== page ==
Risk factors for disease in Australia

Some of the preventable risk factors for disease in Australia are: 


Smoking represents 9% of the total disease burden in Australia, more than any other single risk factor. Just under 15% of Australians smoke daily, more men than women, and these rates are fortunately decreasing. Smoking is more common amongst the disadvantaged than the affluent. It is associated with several cancers and many other conditions. 


Drinking alcohol more than recommended is over 5% of the disease burden - 20% of Australians average drinking more than the recommended, although overall this risk is falling. It is however a risk factor more common with affluence than disadvantage. 


Over half of Australians do not get the minimum recommended amount of exercise. The disadvantaged are less likely to be sufficiently physically active than the affluent. 

High blood pressure is a risk factor for 1/3 of Australians and this may be related to weight but particularly to lack of exercise and diet, irrespective or weight.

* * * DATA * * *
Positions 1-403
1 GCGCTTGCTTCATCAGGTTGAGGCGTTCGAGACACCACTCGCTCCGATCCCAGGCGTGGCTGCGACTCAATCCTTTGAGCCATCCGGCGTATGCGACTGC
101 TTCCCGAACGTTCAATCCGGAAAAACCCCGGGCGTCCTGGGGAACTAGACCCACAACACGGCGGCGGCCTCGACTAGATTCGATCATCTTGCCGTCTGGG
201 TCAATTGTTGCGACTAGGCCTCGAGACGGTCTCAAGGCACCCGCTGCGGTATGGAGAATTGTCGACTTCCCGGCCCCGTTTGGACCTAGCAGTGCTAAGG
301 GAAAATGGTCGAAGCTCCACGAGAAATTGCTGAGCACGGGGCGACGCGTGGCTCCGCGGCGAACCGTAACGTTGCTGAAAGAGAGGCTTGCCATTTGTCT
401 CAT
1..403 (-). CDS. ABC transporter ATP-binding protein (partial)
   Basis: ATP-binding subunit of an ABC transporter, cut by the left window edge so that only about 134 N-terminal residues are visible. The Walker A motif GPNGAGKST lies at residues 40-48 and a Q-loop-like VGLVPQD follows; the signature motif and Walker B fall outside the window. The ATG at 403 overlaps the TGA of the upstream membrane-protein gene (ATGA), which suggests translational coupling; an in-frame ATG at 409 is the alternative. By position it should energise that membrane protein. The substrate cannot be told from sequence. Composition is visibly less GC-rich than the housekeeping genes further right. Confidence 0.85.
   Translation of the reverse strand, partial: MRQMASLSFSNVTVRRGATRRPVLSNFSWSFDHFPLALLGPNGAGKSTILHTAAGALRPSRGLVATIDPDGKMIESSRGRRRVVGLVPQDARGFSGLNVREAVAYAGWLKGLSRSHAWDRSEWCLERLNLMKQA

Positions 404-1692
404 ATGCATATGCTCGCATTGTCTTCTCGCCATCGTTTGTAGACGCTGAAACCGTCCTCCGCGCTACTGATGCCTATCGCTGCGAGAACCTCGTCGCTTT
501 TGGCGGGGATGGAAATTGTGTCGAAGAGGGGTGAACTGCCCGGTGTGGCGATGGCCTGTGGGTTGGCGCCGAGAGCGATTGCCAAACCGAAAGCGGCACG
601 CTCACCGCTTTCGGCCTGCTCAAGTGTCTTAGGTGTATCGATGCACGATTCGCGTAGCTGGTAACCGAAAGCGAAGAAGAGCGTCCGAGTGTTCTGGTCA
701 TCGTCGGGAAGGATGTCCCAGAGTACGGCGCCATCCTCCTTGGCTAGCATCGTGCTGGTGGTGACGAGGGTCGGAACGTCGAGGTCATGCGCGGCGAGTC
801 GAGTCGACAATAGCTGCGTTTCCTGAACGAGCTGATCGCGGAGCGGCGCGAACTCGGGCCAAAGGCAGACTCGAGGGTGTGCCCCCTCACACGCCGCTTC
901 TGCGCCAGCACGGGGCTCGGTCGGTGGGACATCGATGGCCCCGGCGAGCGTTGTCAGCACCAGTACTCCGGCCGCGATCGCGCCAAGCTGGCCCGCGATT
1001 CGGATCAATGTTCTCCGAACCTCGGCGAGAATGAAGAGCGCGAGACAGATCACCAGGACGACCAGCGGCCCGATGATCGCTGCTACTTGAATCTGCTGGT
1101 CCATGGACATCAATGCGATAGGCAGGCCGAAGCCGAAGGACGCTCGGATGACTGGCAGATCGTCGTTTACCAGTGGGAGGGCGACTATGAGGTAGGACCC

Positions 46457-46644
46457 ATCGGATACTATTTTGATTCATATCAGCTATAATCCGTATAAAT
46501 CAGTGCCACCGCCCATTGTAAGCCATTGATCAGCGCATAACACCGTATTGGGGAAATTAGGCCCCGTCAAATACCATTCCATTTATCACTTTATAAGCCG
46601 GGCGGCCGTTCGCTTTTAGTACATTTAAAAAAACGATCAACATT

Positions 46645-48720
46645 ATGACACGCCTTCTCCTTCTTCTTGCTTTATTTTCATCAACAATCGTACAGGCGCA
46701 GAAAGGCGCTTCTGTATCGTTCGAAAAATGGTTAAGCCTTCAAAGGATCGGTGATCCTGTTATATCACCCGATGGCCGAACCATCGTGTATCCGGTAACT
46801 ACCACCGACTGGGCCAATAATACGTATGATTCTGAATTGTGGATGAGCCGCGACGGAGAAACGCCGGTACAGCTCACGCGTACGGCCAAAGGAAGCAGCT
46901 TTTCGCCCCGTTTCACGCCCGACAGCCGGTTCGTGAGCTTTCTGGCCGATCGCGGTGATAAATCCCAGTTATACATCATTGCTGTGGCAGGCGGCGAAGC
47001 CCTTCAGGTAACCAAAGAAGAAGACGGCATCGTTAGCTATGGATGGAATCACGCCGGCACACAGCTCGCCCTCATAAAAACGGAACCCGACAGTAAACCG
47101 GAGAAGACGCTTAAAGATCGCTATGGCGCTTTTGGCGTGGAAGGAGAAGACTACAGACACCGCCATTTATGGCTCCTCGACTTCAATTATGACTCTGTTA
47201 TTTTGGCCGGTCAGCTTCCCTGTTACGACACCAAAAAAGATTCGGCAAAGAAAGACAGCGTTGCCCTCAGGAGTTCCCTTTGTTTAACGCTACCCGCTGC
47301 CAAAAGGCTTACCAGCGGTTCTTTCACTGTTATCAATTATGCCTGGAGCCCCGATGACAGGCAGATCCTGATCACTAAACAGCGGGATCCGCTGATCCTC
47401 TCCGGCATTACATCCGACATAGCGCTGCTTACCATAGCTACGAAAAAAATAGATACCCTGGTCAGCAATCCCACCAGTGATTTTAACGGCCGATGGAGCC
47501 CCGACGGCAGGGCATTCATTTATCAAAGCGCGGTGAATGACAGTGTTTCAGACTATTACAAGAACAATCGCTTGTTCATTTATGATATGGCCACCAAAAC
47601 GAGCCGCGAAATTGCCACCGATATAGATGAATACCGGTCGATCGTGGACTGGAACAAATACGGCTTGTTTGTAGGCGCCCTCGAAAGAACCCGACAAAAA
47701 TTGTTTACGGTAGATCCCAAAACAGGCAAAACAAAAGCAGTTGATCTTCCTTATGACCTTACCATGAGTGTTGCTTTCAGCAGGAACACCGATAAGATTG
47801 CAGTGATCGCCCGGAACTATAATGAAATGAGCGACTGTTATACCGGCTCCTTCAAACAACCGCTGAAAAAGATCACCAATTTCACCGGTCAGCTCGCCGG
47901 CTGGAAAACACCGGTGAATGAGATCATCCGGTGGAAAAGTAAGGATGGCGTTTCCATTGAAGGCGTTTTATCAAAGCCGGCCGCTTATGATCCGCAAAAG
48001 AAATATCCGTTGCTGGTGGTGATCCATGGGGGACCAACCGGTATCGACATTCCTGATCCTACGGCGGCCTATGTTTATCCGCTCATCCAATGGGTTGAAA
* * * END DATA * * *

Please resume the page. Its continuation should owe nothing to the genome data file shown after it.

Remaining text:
5% os Australians have diabetes (85% of them Type 2) and another 3% have impaired fasting glucose, and this is much more common with disadvantage, especially in Indiginous communities.  Half of these do not get the recommended amount of daily exercise. Overall, this condiiton is increasing and is predicted to become 10% of the population by 2040. 

Nutiritonal factors account for around 7% of the disease burden, according to the Bureau of Statistics. Half of Australians do not eat the recommended 2 serves of fruit daily, and and 93% do not eat the recommended 5 serves of vegetables. Yes, that is 9 out of 10 people do not eat enough vegetables recommended by the rather conservative government recommendations.

Teasing apart the risk of obesity and its consequences is not so easy because by itself, its not necessarily a risk factor, although it seems like it is in most statistics- this is more because of bias than anything. Obese people are less likely to be active, but if they are active and eat well (and about a third of them do), their risk falls dramatically. And many who are normal weight, have higher risk factors because they fall under the radar if they don’t exercise or eat well, or if they smoke, which is the case for many. 

These are the basics, and a lot of this is to do with disadvantage. However, affluence is not preventing most Australians to not eat enough vegetables, and half to not eat 2 pieces of fruit a day. And alcohol is a risk factor prevalent with affluence. 

This cannot be solved with telling people to exercise more and eat better, when causes are tied up with disadvantage- it is more complex than that. But those of us who can, can make sure we eat our vegetables, get enough basic exercise, and drink in moderation.